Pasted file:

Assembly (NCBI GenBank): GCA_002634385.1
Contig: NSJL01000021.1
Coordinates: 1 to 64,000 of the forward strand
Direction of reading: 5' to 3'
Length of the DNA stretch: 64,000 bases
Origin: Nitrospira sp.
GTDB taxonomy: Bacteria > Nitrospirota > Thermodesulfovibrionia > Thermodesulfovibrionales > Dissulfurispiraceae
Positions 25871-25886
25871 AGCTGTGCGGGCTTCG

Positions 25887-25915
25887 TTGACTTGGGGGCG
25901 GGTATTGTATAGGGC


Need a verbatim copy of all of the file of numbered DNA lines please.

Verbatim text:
Assembly (NCBI GenBank): GCA_002634385.1
Contig: NSJL01000021.1
Coordinates: 1 to 64,000 of the forward strand
Direction of reading: 5' to 3'
Length of the DNA stretch: 64,000 bases
Origin: Nitrospira sp.
GTDB taxonomy: Bacteria > Nitrospirota > Thermodesulfovibrionia > Thermodesulfovibrionales > Dissulfurispiraceae
Positions 25871-25886
25871 AGCTGTGCGGGCTTCG

Positions 25887-25915
25887 TTGACTTGGGGGCG
25901 GGTATTGTATAGGGC